Reflections on the UChicago Jersey Shore Conference, from a native

Reflections on the UChicago Jersey Shore Conference, from a native
The cast of ‘Jersey Shore’ Photo by Ian Spanier
Reflections on the UChicago Jersey Shore Conference, from a native
The cast of ‘Jersey Shore’ Photo by Ian Spanier

Reflections on the UChicago Jersey Shore Conference, from a native

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The television show Jersey Shore and the University of Chicago could be further apart from each other, but not much, at least conceptually speaking.

After all, the Jersey Shore has been lambasted by many for contributing to the downfall of modern American society, while the University has been celebrated for its academic contributions around the globe. (It was ranked this year as the 5th best university in the United States by U.S. News & World Report, if that means anything to you.)

The cast of 'Jersey Shore' (Photo by Ian Spanier)
So the thought of these two cultural pillars coming together in unity is a little surprising to some, terribly exciting to others, and downright disgraceful to a final few. Today, academics and cultural commentators will gather at the University for the simply titled UChicago Conference on Jersey Shore Studies. With nine panel discussions and four keynote addresses, including one person culturally famous in his own right — Brian Moylan from Gawker Media — this event is nothing if not thorough.

But as a former UofC student, I couldn’t help but wonder if the Jersey Shore conference is an indicator that things are changing over at my alma mater. The University has always prided itself on its uniqueness, its nerdiness, its “uncommon” qualities. But a reality show on MTV is probably anything but nerdy. Could the Jersey Shore conference mean that the UofC was becoming less, well, UofC-ish?

According to conference organizer David Showalter, a 4th year in the college, my worries were totally unfounded. “I think that the conference is exactly the kind of thing that we have in mind when we talk about how uncommon UChicago is,” he told me on Thursday. “I think that this is very much a sort-of UofC thing.”

“I personally can say that I’m a huge nerd, and a huge Jersey Shore nerd actually, if one can be such a thing,” said Showalter, who conceived the conference last year, and applied for the funding to hold it.

I asked him if he thought the University environment was changing — a topic of heated debate among students and alums these days due to recent moves like building a new athletic center and switching to the Common Application.

“Maybe more kids watch television on campus than they did a decade ago, or something like that, but I think this is still a very nerdy enterprise, even if the subject matter is like, trashy TV, rather than obscure Platonic dialogues, or something like that,” Showalter continued.

But still: the Jersey Shore conference is no Zombie Preparedness Task Force, which the same Uncommon grant that partially funds the Jersey Shore conference funded in 2008. That $6,000 was used to bring Max Brooks, author of The Zombie Survival Guide, to campus for a lecture on how to survive a real Zombie uprising. That, you have to admit, is pretty nerdy.

The rise of a legitimate culture in which to criticize pop culture is something Showalter wants to see more of.

What historic, storied, serious buildings. (Flickr/lmgadelha)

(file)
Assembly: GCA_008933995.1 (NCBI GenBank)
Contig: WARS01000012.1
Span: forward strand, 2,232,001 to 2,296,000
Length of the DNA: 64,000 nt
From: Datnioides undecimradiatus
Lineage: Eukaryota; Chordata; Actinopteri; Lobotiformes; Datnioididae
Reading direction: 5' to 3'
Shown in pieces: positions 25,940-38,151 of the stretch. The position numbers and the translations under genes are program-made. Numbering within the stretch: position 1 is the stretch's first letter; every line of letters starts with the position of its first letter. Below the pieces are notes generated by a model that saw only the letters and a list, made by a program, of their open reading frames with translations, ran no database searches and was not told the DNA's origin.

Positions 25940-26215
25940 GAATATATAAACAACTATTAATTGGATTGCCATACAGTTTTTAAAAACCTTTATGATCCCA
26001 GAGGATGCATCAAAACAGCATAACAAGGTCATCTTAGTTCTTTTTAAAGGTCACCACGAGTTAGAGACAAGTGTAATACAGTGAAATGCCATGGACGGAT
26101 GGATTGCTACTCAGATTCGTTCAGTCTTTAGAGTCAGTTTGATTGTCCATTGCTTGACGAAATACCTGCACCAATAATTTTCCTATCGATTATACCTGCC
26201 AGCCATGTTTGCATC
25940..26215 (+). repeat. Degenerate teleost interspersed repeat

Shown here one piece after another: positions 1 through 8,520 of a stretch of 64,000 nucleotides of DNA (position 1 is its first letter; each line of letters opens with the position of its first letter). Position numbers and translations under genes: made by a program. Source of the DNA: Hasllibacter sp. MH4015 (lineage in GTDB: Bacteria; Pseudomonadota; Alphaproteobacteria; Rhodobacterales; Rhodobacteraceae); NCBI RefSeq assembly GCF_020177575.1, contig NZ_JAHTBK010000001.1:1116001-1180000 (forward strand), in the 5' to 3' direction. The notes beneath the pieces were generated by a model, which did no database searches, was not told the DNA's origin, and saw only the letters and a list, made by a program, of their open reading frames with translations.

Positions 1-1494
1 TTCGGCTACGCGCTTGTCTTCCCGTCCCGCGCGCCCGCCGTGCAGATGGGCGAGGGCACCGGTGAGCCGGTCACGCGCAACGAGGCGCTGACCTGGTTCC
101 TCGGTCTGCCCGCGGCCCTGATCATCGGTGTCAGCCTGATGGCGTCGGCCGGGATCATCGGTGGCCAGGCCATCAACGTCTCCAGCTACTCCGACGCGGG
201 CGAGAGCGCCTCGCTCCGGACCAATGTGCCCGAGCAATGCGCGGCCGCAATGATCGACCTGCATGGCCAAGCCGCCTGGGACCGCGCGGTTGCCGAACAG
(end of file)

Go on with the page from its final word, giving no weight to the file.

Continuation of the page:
“I also hope that the work presented at the conference has a life beyond the conference,” he said. “I hope it’s sort of the beginning of a longer and broader conversation about Jersey Shore and about popular culture in general.”

I asked the closest young person to me who might know, my sister, who is currently a sophomore at the UofC. She has had the benefit of perspective; she went to a larger, more traditional college (UC Berkeley) before she came to the UofC.

So, I asked her: Does putting resources towards discussing a television show Jersey Shore fit into a new and improved vision of the UofC, one where athletics and donations matters more than “the life of the mind”?

In a word, no.

“I’m not exactly sure of the tone of the conference yet, but regardless, if they’re being ironically intellectual about it or if they’re actually attempting to analyze it, it still comes to the same end,” Emma told me. “They’re literally reaching to the very bottom of the intellectual food chain and dragging a show, and culture, kicking and screaming to the top.”

Nice visual, Emma.

She went on to say that, “I think that if they are attempting to be funny, it’s going to suck. If they try to be serious about it, it’ll be hilarious and probably relatively insightful.”

And apparently I’m just an uptight alum who doesn’t like change, because apparently even people my age don’t think the Jersey Shore conference is a sign of changing tides. Alex Ruff, a friend of mine from school who’s finishing up his degree, said, “It’s really UChicago to be thinking about something so mundane. Well, not mundane, but in an academic sense.”

And at the more I think about it, the more I realize that Jersey Shore is pretty nerdy, if nerdy means weird. The whole crew: Snooki with her bizarre dancing; Pauly D. with his hair that’s seemingly unlimited by gravitational forces; the Situation, whose narcissism somehow doesn’t manage to burn down every room he enters.

Maybe the Jersey Shore conference is perfect for the UofC — they’re both totally weird in different ways.

The UChicago Conference on Jersey Shore Studies is today from 9:30 am until 8:00 pm in Ida Noyes Hall at the University in Hyde Park. Follow the exploits on Twitter @JerseyShoreConf.